Acquired and inherited amyloidosis: Knowledge driving patients' care

Laura Obici, David Adams

Research output: Contribution to journalReview articlepeer-review


Until recently, systemic amyloidoses were regarded as ineluctably disabling and life-threatening diseases. However, this field has witnessed major advances in the last decade, with significant improvements in therapeutic options and in the availability of accurate and non-invasive diagnostic tools. Outstanding progress includes unprecedented hematological response rates provided by risk-adapted regimens in light chain (AL) amyloidosis and the approval of innovative pharmacological agents for both hereditary and wild-type transthyretin amyloidosis (ATTR). Moreover, the incidence of secondary (AA) amyloidosis has continuously reduced, reflecting advances in therapeutics and overall management of several chronic inflammatory diseases. The identification and validation of novel therapeutic targets has grounded on a better knowledge of key molecular events underlying protein misfolding and aggregation and on the increasing availability of diagnostic, prognostic and predictive markers of organ damage and response to treatment. In this review, we focus on these recent advancements and discuss how they are translating into improved outcomes. Neurological involvement dominates the clinical picture in transthyretin and gelsolin inherited amyloidosis and has a significant impact on disease course and management in all patients. Neurologists, therefore, play a major role in improving patients' journey to diagnosis and in providing early access to treatment in order to prevent significant disability and extend survival.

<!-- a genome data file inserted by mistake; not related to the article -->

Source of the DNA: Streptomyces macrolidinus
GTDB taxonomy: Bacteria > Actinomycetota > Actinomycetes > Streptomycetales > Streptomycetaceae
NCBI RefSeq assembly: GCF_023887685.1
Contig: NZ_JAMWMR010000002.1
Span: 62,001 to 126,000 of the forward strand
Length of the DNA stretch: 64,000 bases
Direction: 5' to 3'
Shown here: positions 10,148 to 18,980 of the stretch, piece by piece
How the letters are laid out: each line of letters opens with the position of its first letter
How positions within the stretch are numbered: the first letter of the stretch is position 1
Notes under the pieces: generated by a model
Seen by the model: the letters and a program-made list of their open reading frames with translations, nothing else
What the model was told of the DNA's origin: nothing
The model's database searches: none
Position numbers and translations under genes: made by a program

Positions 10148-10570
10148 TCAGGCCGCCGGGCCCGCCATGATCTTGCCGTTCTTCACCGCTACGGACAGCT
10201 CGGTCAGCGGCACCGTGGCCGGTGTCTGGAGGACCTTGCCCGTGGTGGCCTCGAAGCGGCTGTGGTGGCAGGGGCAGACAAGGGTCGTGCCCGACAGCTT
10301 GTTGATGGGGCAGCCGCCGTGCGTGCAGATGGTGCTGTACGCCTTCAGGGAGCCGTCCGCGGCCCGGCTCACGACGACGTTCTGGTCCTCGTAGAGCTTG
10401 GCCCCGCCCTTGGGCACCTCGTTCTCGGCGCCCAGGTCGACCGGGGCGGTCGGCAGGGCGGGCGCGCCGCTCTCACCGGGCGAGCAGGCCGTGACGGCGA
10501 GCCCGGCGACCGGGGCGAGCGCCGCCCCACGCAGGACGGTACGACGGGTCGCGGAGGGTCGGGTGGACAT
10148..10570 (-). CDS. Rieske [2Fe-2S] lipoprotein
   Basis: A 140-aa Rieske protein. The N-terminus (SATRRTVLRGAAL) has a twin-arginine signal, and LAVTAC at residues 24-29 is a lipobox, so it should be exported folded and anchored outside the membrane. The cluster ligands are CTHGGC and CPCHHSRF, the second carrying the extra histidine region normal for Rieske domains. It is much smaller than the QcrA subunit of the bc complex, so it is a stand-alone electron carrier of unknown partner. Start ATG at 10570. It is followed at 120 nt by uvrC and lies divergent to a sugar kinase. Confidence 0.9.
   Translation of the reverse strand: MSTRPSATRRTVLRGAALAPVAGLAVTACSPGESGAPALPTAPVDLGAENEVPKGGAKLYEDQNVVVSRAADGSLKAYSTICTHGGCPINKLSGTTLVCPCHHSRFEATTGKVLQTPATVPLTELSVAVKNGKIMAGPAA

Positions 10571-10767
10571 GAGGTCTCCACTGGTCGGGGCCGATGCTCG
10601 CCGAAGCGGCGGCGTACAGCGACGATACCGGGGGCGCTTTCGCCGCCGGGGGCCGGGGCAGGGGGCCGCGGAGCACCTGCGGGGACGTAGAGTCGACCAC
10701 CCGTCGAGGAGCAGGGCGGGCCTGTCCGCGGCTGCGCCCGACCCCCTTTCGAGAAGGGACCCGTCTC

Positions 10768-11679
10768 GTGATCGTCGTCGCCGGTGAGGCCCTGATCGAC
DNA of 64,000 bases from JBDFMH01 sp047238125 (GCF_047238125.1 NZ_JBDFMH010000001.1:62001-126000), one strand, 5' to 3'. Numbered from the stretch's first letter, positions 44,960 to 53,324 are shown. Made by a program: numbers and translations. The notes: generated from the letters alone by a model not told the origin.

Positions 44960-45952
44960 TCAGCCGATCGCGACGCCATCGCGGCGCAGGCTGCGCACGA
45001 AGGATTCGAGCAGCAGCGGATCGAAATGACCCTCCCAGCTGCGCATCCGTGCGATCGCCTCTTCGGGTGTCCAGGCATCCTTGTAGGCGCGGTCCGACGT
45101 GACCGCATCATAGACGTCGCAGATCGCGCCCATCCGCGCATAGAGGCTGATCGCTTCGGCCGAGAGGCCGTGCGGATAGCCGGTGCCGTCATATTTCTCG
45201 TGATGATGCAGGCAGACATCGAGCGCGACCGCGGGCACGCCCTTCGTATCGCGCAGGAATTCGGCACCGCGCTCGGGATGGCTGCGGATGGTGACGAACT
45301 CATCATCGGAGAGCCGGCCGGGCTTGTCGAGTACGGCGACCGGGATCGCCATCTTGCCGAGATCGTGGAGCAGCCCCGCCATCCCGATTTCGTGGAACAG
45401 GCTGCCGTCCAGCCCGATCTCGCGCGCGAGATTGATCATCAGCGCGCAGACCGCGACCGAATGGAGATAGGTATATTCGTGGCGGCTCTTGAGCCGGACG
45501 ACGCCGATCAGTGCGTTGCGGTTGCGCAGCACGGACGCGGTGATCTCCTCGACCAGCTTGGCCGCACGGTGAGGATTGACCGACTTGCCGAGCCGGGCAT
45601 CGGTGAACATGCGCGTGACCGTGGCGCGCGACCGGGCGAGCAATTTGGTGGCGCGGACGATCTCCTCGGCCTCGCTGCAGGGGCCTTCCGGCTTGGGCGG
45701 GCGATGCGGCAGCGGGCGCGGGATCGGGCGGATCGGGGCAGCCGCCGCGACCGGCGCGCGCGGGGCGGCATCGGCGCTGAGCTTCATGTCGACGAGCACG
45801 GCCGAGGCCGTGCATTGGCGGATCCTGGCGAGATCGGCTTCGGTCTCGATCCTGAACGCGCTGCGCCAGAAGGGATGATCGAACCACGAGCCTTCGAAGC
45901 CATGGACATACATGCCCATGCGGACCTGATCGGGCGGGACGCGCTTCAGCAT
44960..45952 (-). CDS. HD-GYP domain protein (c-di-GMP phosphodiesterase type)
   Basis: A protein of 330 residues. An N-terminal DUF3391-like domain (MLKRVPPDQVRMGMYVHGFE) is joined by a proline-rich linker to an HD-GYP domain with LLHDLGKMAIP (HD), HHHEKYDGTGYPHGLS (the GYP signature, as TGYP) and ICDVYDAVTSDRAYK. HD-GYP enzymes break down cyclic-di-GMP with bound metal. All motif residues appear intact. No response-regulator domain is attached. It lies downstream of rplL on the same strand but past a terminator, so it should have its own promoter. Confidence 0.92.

Original languageEnglish
Pages (from-to)85-101
Number of pages17
JournalJournal of the Peripheral Nervous System
Issue number2
Publication statusPublished - Jun 1 2020


  • amyloidosis
  • cardiomyopathy
  • light chains
  • peripheral neuropathy
  • transthyretin

ASJC Scopus subject areas

  • Neuroscience(all)
  • Clinical Neurology


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